WACO—Baylor University’s board of regents formed a governance review task force to review board practices, procedures and selection processes—an announcement an organizer of Bears for Leadership Reform attributed to his group’s formation.
“This task force will be a part of an important governance review that has been done on a regular basis for the past several years,” Chairman Ron Murff said in an announcement posted online Nov. 9. “We want to ensure we continue to take positive steps in fulfilling our fiduciary responsibilities and in doing our best for Baylor.”
The regents’ governance and compensation committee at its most recent meeting recommended creation of the task force, the Baylor announcement said.
But former Gov. Mark White, a Baylor alumnus and board member of Bears for Leadership Reform, told a crowd at his organization’s first public gathering, Nov. 10, the Baylor announcement “would not have come out if we had not had this meeting.”
Baylor announced the task force formation on the eve of a meeting of Bears for Leadership Reform—a nonprofit group of alumni and donors who are demanding greater openness by the board of regents in the light of the Pepper Hamilton investigation into the university’s response to sexual violence.
Task force members announced
Jeffrey Chapman of Dallas, partner and co-chair of the Gibson Dunn law firm’s global mergers and acquisitions practice group, will serve as coordinator of the task force. John Olson, an expert in board governance and founding partner of Gibson Dunn’s Washington, D.C., office, will serve as a resource for the group.
Other task force members are Bob Beauchamp of Houston, chair and chief executive officer for BMC Software; Doug Bech of Houston, chief executive officer and founding owner of Raintree Resorts International; Jerry Clements of Austin, chair and managing partner of th Locke Lord law firm; Paul Foster of El Paso, founder and chair of Western Refining; and Larry Heard of Houston, president and chief executive officer of Transwestern.
“These include the formation of an executive committee and drawing more distinct lines of reporting between the board and senior university leadership. Of particular note is the board’s decision to disband its athletics committee, a structural change that signals its intention that all areas of the university fully align with the university’s mission.”
Call for leadership change at board level
The morning after Baylor announced formation of the task force, a crowd filled Knox Hall at the Texas Ranger Museum in Waco for an event launching Bears for Leadership Reform.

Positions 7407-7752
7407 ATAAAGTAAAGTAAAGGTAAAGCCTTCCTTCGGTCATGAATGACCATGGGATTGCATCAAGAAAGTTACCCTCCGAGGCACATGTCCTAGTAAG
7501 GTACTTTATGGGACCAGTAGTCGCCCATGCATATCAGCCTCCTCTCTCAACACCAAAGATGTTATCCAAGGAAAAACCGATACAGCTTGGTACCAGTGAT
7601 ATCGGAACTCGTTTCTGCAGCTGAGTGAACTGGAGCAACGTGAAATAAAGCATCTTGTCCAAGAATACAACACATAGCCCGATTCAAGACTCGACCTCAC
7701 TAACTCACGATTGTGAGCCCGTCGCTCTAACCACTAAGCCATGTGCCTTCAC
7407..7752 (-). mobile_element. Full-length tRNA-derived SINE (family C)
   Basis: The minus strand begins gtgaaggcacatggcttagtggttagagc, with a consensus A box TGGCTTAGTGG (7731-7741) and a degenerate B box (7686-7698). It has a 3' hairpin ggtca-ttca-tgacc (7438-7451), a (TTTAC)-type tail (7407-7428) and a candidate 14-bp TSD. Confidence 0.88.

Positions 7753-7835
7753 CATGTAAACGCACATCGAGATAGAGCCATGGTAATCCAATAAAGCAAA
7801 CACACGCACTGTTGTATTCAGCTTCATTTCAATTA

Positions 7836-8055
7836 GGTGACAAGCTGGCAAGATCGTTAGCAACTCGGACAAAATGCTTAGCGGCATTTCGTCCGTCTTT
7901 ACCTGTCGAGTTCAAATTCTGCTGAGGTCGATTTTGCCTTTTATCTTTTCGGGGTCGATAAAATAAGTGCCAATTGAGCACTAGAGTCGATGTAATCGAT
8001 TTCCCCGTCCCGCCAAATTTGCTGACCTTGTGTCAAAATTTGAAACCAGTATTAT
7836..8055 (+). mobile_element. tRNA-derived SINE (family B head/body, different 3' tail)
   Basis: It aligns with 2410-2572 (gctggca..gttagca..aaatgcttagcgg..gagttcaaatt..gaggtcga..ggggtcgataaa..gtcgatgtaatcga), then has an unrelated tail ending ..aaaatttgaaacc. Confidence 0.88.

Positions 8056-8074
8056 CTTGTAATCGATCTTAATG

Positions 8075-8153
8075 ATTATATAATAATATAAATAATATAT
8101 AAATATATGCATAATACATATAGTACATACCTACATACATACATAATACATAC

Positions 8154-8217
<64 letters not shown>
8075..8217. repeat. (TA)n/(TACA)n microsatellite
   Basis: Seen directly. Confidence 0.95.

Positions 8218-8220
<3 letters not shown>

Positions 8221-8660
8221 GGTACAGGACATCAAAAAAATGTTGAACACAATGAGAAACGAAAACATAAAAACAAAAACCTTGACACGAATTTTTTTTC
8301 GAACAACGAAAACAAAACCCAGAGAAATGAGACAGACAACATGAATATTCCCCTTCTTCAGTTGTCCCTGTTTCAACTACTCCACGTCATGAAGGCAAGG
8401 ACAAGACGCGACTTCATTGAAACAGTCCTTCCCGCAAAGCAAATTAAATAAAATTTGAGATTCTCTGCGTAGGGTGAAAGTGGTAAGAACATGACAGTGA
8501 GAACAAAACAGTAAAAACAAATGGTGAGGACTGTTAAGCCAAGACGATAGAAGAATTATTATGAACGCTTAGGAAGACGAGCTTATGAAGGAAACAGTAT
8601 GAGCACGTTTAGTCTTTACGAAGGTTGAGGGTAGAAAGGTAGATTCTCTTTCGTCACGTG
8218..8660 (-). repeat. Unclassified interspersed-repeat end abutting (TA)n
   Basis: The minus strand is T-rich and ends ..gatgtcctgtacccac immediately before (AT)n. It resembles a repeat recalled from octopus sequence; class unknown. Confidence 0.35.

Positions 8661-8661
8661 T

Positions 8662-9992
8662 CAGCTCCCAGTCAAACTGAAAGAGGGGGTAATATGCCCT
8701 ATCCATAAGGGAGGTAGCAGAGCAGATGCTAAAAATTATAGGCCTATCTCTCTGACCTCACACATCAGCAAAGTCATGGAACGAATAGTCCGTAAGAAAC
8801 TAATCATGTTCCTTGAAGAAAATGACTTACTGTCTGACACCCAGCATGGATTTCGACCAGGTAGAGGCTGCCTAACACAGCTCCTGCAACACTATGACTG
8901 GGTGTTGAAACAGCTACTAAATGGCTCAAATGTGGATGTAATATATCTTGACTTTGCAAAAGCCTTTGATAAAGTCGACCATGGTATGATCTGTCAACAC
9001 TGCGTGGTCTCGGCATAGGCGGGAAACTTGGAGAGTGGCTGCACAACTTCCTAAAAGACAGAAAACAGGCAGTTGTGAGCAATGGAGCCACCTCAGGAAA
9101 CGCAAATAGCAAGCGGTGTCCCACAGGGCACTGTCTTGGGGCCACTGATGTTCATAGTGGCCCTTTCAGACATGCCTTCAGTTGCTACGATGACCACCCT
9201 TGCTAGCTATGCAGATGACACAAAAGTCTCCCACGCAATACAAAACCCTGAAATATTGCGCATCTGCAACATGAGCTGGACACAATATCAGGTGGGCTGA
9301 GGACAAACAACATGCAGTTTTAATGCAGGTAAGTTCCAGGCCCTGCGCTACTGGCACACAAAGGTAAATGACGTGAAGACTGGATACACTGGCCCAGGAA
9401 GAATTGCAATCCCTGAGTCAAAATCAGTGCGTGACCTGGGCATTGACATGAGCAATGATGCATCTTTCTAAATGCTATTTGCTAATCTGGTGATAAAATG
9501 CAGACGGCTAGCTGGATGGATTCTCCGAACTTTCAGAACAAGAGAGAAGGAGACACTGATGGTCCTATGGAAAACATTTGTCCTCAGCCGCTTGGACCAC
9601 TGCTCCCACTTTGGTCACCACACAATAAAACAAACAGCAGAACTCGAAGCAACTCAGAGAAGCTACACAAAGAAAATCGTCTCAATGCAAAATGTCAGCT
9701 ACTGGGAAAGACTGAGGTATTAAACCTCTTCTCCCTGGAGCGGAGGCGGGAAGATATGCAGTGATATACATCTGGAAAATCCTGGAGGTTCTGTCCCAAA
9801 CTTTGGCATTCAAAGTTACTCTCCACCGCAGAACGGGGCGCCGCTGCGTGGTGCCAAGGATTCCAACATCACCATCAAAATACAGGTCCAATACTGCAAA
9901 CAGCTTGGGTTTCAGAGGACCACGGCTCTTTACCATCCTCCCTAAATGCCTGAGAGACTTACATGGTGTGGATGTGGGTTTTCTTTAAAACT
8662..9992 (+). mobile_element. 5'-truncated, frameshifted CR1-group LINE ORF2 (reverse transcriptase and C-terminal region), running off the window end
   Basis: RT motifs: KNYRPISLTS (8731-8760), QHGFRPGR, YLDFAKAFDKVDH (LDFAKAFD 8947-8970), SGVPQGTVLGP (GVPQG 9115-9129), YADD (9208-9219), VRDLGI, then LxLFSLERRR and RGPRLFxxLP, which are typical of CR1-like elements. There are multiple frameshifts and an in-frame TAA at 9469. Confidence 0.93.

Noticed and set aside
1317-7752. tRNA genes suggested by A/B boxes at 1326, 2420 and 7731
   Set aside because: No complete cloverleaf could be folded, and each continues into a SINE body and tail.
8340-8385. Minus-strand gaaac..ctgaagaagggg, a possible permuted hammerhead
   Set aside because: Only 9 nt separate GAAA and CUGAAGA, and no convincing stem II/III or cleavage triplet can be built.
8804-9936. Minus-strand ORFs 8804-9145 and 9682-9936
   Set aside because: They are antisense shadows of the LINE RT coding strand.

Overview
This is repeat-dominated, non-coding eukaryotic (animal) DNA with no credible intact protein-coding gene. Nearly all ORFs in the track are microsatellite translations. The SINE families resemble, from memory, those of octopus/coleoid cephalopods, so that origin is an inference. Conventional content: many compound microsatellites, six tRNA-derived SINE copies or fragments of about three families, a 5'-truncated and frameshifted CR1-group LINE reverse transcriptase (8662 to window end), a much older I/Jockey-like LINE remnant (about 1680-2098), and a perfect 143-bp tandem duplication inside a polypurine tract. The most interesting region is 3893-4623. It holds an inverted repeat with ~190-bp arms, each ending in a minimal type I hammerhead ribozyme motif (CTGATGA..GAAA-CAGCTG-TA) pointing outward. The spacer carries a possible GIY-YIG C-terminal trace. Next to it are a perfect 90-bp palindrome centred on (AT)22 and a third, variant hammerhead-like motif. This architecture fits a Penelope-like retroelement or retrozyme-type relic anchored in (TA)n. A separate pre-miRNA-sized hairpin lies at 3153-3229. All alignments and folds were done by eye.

Legendary Coach Grant Teaff, who led the Baylor Bears football program two decades, opened the meeting with a prayer.
“Our focus is leadership at the board level. … We need to change the culture by changing the leadership,” said John Eddie Williams of Houston, a member of the nonprofit corporation’s board of directors.
“We don’t need secrecy,” he said. “We can handle the truth.”
Need for transparency and accountability
Other participants also called for greater transparency and accountability by Baylor’s board of regents.
“Secrecy can destroy any family, even the Baylor family,” said Emily Tinsley, a former Baylor regent, who said the current board has governed the university “like it’s their own small, privately held company.’
“Rell” Tipton, a Houston corporate lawyer who was an offensive guard on the Baylor Bears when the team won the Southwest Conference championship in 1974, noted his respect for former teammates who serve on the board of regents.
“But when you look at the board as a group, the decision making hasn’t been good,” he said.
Determine the ‘real facts’
Drayton McLane, the Temple businessman and Baylor donor for whom the university’s $266 million football stadium is named, noted he is a former regent and regent emeritus but hasn’t attended meetings for “a couple of years.”
“We need to determine what the real facts are,” McLane said. “Were the right decisions made by the board? That’s the real issue.”
No sweeping NCAA sanctions
In another development related to Baylor and its sexual-assault scandal, The Wall Street Journal reported reported the NCAA will not impose broad sanctions on the university, comparable to the way it penalized Penn State following a child molestation case involving Jerry Sandusky, former offensive coordinator.
However, the NCAA may conduct a narrow investigation focused on whether Baylor athletes received preferential treatment through the university’s disciplinary process.